“Kill and scalp all, little and big…nits make lice.”—Colonel John M. Chivington Before the Battle of Fort Washita came the Battle of Sand Creek—also known as The Sand Springs Massacre. (Colorado)
Chief Black Kettle’s Cheyenne camp, and that of another Cheyenne chief, White Antelope, were attacked and destroyed on a cold November dawn, 1864. Although the camps flew an American flag alongside a white flag of truce, Colonel John Chivington, determined to further himself in the political arena of the day, ordered the Cheyennes annihilated. “Take no prisoners,” he ordered, adding his own personal slogan, “…nits make lice.”
The encampment at Sand Creek consisted of about six hundred Indians—most of them, women and children. As the first shots were fired by Chivington’s men, only about one hundred Cheyenne warriors ran out, up the creek bed from the ravine where they were camped, to defend the women and children.
Still, these warriors were able to hold Chivington’s troops at bay for over eight hours, allowing nearly five hundred Indians to escape—including Black Kettle.
Chivington boasted of killing six hundred; eye-witness testimony estimated the umber at less than two hundred. Two-thirds of the dead were women and children. White Antelope was one of the first killed, as he left his lodge, arms extended to show peace.
Black Kettle’s wife was shot. As troopers neared, they shot her eight more times. Black Kettle threw her over his shoulder and ran. He later removed all nine bullets, and his wife lived.
A three-year-old toddler was not so lucky. As he walked out to the dry creek bed, three troopers some seventy yards away took turns shooting at him. The third one finally hit him, dropping the child where he stood.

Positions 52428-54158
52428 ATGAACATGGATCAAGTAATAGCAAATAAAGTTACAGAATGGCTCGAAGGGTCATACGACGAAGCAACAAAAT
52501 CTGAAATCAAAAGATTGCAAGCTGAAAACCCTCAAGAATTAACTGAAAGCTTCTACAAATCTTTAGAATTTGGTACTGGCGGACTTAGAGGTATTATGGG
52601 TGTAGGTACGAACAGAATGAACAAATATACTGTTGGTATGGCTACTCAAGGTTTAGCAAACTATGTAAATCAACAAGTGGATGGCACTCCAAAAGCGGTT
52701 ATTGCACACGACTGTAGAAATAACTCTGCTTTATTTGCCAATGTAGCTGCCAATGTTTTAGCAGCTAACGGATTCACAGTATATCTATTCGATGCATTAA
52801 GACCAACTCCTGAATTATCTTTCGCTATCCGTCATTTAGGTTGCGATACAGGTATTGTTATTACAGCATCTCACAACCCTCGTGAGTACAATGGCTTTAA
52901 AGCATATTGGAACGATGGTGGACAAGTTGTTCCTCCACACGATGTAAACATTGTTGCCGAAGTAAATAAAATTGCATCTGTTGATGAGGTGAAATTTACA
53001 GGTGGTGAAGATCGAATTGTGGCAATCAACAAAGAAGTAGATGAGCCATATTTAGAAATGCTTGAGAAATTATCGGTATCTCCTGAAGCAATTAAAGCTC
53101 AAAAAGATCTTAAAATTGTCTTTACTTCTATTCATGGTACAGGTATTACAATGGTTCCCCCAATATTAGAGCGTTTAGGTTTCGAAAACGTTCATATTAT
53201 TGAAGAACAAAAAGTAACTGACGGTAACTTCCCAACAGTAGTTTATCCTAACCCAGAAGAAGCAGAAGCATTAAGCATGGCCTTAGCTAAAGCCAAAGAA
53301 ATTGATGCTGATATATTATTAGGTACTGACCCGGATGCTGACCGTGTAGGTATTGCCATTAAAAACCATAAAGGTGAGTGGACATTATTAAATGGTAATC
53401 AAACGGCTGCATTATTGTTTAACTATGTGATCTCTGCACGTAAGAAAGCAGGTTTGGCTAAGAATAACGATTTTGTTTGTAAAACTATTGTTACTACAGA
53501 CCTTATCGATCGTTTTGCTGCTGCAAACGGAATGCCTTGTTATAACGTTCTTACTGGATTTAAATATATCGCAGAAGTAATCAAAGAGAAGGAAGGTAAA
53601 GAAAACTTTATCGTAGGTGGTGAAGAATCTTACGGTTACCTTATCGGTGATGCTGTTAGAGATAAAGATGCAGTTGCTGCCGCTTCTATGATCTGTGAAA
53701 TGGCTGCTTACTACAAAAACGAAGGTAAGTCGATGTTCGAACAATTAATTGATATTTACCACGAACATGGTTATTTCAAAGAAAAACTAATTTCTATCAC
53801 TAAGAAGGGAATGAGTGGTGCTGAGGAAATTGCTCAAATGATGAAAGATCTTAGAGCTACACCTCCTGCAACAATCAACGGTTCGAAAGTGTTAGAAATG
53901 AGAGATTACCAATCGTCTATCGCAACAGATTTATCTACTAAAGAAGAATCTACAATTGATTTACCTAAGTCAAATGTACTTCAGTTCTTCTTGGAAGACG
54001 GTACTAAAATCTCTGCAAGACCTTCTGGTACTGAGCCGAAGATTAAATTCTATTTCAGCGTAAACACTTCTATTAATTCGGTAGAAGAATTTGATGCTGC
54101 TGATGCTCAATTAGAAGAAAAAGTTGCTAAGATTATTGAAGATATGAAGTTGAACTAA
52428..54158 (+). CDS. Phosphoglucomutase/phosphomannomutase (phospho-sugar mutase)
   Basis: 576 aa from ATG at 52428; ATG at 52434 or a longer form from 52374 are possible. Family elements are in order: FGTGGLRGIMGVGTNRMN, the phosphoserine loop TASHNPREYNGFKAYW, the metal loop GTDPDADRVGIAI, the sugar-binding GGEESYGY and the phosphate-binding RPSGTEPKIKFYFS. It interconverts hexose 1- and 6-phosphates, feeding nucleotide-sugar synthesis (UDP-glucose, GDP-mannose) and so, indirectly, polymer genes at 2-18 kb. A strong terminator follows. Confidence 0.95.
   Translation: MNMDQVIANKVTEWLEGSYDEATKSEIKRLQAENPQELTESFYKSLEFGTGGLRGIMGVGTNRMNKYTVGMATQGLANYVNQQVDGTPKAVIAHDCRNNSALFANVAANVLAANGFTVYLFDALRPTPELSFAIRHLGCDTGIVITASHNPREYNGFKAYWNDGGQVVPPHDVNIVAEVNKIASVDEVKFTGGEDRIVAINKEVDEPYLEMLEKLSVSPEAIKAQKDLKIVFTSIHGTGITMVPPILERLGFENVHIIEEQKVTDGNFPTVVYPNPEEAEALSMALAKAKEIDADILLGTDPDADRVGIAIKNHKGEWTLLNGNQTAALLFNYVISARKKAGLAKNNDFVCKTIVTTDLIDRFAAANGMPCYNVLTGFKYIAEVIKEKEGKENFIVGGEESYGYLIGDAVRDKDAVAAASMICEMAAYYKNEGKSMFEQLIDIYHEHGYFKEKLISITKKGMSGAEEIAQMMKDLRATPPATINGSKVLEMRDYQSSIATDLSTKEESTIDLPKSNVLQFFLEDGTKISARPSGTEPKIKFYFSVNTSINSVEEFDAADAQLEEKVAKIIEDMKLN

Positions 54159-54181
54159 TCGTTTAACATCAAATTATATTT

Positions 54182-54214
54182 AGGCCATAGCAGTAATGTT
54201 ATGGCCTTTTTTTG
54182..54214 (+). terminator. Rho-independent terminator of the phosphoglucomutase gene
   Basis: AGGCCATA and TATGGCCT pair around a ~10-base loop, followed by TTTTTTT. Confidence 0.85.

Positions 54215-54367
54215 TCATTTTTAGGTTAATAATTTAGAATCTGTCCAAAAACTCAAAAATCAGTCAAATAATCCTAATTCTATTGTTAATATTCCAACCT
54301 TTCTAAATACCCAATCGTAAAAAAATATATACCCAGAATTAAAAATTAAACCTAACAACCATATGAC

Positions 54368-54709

Chivington received a hero’s welcome in Denver. He and his men exhibited the corpses of the dead Cheyennes they had sexually mutilated and scalped to the cheering citizens of Denver. It is believed that there has never been another battle in North America where more Indians have been slain.
Three years later, a Congressional inquest labeled Chivington’s “battle” a massacre.
In 1867, Black Kettle was one of the signers of the Treaty of Medicine Lodge (Kansas) in which the Cheyenne gave up their holdings along the Arkansas River for land on a reservation in what is now Oklahoma.
By the fall of 1868, Black Kettle and two thousand warriors settled near the Washita River in the southeastern part of Indian Territory. Though the Treaty of Medicine Lodge promised specific supplies, the provisions never came. Many of the Cheyenne joined a young warrior, Roman Nose, who had been leading a series of raids on farms and homesteads of white settlers.
Under General Philip Sheridan, three columns of troops launched a winter campaign against Cheyenne encampments. The Seventh Cavalry, commanded by George Armstrong Custer, was selected to take the lead.
For four days, in a foot of fresh snowfall, Custer and his 800 men followed the tracks of a small raiding party through the continuing snowstorm. The tracks led to the encampment on the Washita River. Custer ordered the attack at dawn.
On November 27, 1868, nearly four years to the day after the Sand Creek Massacre, Custer’s troops charged. Chief Black Kettle and his wife, Maiyuna, were shot dead on the banks of the Washita River, (Indian Territory), their bodies riddled with bullets.
“Both the chief and his wife fell at the riverbank, riddled with bullets,” one witness reported. “The soldiers rode right over Black Kettle and his wife and their horse as they lay dead on the ground, and their bodies were all splashed with mud by the charging soldiers.”
Custer ordered the slaughter of the Indian pony and mule herd—over 800 animals. The lodges of the encampment were burned along with the winter food supply. At the threat of reinforcements from other Indian camps only a few miles away, Custer quickly retreated to Camp Supply with his hostages.
In the Battle of the Washita, though Custer claimed 100 Cheyenne fatalities, Indian accounts claim 11 warriors, and 19 women and children were killed. More than 50 Cheyennes were captured—mainly women and children.
After this battle, most of the Cheyenne were convinced to accept reservation life. On the Washita River, Chief Black Kettle’s vision of peace was crushed, along with the Cheyenne way of life.